Olympic cycling teams competing in Tokyo have been using 3D scanners and printers to customize bike parts to the exact requirements of their athletes. The teams use 3D printers to create new bike stems, handlebars and chainsets without the need for expensive tooling or moulds.
Additive manufacturing is also being applied in a wide range of other sports. For athletes competing in the upcoming Paralympic Games, for example, 3D printing provides a more efficient way to build lighter and more aerodynamic prostheses and wheelchairs.
In the wider world of sport, 3D printers have been used to make everything from running shoes and ski boots to surfboards and parts for racing cars. Professional golf players use customized 3D printed clubs to enhance their performance.
They can also be essential when accidents happen. Not so long ago, facial injuries, such as fractured noses or cheekbones, would have meant long periods of inactivity for footballers while their injuries healed.
Nowadays, medical professionals simply scan the face of the injured footballer to create bespoke 3D-printed face masks. There have been several high-profile examples, in recent years, of footballers in some of Europe’s top leagues who have been able to continue playing thanks to their masks.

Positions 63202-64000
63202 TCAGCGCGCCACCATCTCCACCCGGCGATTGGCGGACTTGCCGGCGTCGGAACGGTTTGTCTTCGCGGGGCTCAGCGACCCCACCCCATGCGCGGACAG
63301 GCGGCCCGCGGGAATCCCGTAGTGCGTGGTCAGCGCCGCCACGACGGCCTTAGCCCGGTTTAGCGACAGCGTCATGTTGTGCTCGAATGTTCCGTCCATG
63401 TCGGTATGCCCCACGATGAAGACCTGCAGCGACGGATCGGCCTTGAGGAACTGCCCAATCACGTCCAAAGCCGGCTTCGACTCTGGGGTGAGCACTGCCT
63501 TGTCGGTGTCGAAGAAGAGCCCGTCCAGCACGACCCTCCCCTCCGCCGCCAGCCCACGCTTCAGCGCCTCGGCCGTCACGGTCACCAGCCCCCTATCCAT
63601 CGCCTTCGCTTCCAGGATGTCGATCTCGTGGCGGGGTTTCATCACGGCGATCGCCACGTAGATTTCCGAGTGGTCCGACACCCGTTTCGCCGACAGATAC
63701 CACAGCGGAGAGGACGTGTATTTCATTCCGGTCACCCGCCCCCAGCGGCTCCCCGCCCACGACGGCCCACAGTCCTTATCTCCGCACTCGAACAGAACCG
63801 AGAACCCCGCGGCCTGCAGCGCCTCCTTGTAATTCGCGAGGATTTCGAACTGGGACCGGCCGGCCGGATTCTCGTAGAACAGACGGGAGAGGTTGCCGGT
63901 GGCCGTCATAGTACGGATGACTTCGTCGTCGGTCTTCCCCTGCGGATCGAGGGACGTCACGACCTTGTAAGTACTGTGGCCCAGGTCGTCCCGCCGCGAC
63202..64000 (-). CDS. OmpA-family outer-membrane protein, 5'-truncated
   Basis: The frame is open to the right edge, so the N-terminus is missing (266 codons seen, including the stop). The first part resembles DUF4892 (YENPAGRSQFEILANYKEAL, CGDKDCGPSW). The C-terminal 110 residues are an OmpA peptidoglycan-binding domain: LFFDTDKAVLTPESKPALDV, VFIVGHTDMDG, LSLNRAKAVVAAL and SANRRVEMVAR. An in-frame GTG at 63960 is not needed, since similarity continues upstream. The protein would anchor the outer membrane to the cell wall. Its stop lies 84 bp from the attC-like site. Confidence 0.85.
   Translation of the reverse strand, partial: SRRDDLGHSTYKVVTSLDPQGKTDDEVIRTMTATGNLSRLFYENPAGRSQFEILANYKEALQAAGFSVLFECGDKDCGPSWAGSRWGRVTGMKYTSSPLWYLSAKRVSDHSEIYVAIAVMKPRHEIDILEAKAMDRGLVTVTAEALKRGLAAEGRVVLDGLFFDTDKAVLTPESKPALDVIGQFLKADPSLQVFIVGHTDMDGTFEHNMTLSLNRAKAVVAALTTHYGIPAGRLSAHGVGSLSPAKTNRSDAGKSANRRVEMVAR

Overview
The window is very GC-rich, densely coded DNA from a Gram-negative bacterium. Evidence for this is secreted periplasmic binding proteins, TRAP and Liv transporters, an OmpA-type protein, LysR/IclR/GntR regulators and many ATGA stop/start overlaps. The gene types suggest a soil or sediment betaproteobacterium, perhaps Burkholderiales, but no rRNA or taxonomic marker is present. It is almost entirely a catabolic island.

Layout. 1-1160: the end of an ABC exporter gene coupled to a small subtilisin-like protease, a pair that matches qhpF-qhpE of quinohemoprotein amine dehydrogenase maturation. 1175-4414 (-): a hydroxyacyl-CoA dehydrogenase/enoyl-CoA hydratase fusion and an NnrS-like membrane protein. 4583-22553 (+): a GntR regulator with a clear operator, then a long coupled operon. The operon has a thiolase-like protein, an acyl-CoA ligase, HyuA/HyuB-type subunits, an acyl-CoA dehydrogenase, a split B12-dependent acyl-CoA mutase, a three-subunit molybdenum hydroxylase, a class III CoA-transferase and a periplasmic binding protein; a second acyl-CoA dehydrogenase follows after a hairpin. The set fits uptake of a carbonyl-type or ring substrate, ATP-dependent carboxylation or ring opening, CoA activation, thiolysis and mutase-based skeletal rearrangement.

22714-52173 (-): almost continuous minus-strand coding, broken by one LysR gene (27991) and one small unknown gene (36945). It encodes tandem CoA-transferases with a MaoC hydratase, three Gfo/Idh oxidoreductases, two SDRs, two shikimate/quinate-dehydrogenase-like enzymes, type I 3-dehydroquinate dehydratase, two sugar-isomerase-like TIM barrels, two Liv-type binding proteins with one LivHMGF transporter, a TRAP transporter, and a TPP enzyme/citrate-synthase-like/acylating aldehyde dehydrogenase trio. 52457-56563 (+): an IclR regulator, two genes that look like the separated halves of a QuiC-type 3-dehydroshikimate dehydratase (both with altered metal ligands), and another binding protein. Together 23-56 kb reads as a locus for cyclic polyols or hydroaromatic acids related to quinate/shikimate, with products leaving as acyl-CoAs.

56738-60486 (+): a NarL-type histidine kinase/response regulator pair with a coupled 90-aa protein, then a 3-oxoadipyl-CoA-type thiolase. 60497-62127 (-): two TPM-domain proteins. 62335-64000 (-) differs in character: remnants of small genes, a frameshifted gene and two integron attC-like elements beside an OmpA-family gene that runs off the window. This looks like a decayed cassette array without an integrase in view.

International standards have played a crucial role in ensuring the reliability, efficiency and safety of 3D printers and the components they use. A number of technical committees and subcommittees contribute to the work.
ISO/IEC JTC 1, the joint technical committee of IEC and ISO, produces international standards for 3D printing and scanning, including foundational standards upon which other standards can be developed. In addition, a number of IEC technical committees and subcommittees work on identifying, developing and coordinating international standards for the electric and electronic components that are installed in the 3D printers being used in additive and subtractive manufacturing processes.
Among many other relevant parts and components are switches and relays covered by TC 17: Switchgear and controlgear, TC 121: Switchgear and controlgear and their assemblies for low voltage; servo and stepper motors used to move the extrusion head or the sintering laser by TC 2: Rotating machinery, and power supplies by TC 96: Transformers, reactors, power supply units, and combinations.
Most important are the different types of lasers used for sintering metals and polymers. TC 76: Optical radiation safety and laser equipment, is the leading body on laser standardization, including the high-power lasers used in industrial and research applications. Its work is essential to 3D printing.
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